If we can put aside Fawcett's social prejudice, common a hundred hears ago, we can see that she  means middle dynastic Egypt with her use of the term Theban. Copts means Ptolemaic or Roman Egyptians. Thus she is distinguishing the fact that Negro blood had entered the Egyptian stocks in later times, but did not appear among the early Naqada people. She also emphasizes that skull genetic differences were measurable among English social classes, and that the Naqada people could be compared with the higher classes of modern Europe. Distinguishing genetic features was present in the Egyptians of 3500 BC.

We can see from the above pictures that Ginger fits within these classifications.

Evidence From Later Dynastic Mummies

In Faces of the Pharaohs: Royal Mummies and Coffins from Ancient Thebes, Robert Partridge briefly describes mummies and coffins of the 17th to 21st Dynasties, The Rubicon Press, London, 1994.

I offer examples of his descriptions which show that most Pharaohs of that period did not have the Negroid features displayed by Akhnaten and Tutankhamun.

Sequenenre (Tao) c.1560 BC, 17th Dynasty:

In life Sequenenre was slender and muscular with a small, long, barrel-shaped head, covered with long black curly hair.

Queen Ahmose-Hentempet, c. 1580 BC, 17th Dynasty:

Photograph shows the head covered with thick dark wavy hair, dressed as in modern style.

Lady Rai, c. 1540 BC, 18th Dynasty:

Rai had abundant hair, arranged in small plaits which were divided into two thick masses on either side of her head.

Amenhotep II, c. 1419 BC, 18th Dynasty:

The head was covered with wavy brown hair which had turned gray at the temples.

Queen Meryet-Amun, c. 1440 BC, 18th Dynasty:

Her hair was brown, with no traces of gray, and is wavy. As seen in other mummies, the natural hair is interwoven with fake braids and tresses of the hair the same color as hers.

The tomb of Maiherpri, date uncertain, 18th Dynasty:

Included in the objects discovered in the tomb was a fine papyrus, illustrating the Book of the Dead. Maiherpri is shown offering to the Gods and whilst he is shown with the normal profile of men of the period, his skin is painted dark brown rather than the usual red ochre and his hair is shown as being short and curly. At various times in recent history, the racial origins of the Ancient Egyptians have excited a great deal of interest and this papyrus clearly shows how different skin colors were accurately depicted andthat a darker skin was the exception rather than the rule.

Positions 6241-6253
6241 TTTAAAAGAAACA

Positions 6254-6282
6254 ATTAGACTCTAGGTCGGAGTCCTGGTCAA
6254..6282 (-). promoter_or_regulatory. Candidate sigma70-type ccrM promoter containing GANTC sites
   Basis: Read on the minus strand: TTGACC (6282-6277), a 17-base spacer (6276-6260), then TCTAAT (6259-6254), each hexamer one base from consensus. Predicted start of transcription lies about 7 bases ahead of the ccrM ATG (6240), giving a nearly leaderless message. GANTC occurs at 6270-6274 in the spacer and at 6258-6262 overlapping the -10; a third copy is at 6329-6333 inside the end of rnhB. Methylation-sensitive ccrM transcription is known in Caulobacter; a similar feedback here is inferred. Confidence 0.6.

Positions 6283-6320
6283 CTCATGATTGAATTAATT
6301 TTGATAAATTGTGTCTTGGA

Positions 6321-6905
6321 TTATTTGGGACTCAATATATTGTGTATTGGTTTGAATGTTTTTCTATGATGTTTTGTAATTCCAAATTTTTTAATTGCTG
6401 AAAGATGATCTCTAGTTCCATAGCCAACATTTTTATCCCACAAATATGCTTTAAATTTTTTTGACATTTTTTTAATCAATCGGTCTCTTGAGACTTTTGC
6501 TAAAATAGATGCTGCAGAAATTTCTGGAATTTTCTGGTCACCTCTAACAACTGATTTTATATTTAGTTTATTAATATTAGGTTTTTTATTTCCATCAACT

The well preserved body of Maiherpri was revealed, showing him to be Negroid . . .

I point out that in later dynastic Egypt, darker skin colors were the exception, rather than the rule.

Queen Tiye, c. 1340 BC, 18th Dynasty:

The body is of a middle aged woman, with long, naturally curled, dark brown hair some thirty centimeters in length, parted in the center of the head. The features of the face are fine and pointed. The teeth are well worn.

Tutankhamun, c. 1330 BC, 18th Dynasty:

Partridge goes into a detailed description of the destruction of Tutankhamun's mummy in attempts by Howard Carter and Lord Carnarvon to strip it of valuables. It was dismembered, and the remaining pieces were in such poor condition that the color of his skin could not be determined. How unfortunate!

Siptah, c 1190 BC, 19th Dynasty:

The mummy had a thick crop of red-brown curly hair.

Many of the mummies show an outstanding feature. The wall paintings of Egyptian tombs show royal men with a red skin, and royal women with white or cream color.  Many Egyptian mummies were thus painted (if they were not Negroid) in death, with red and yellow ochre.

The Case for Rameses II

Pharaoh Ramesses II

Ramesses II of the 19th Dynasty, (1279 to 1213 BC) is the most famous of all Pharaohs of ancient Egypt. Many believe he was the Pharaoh who ruled when the Children of Israel escaped from bondage under Moses.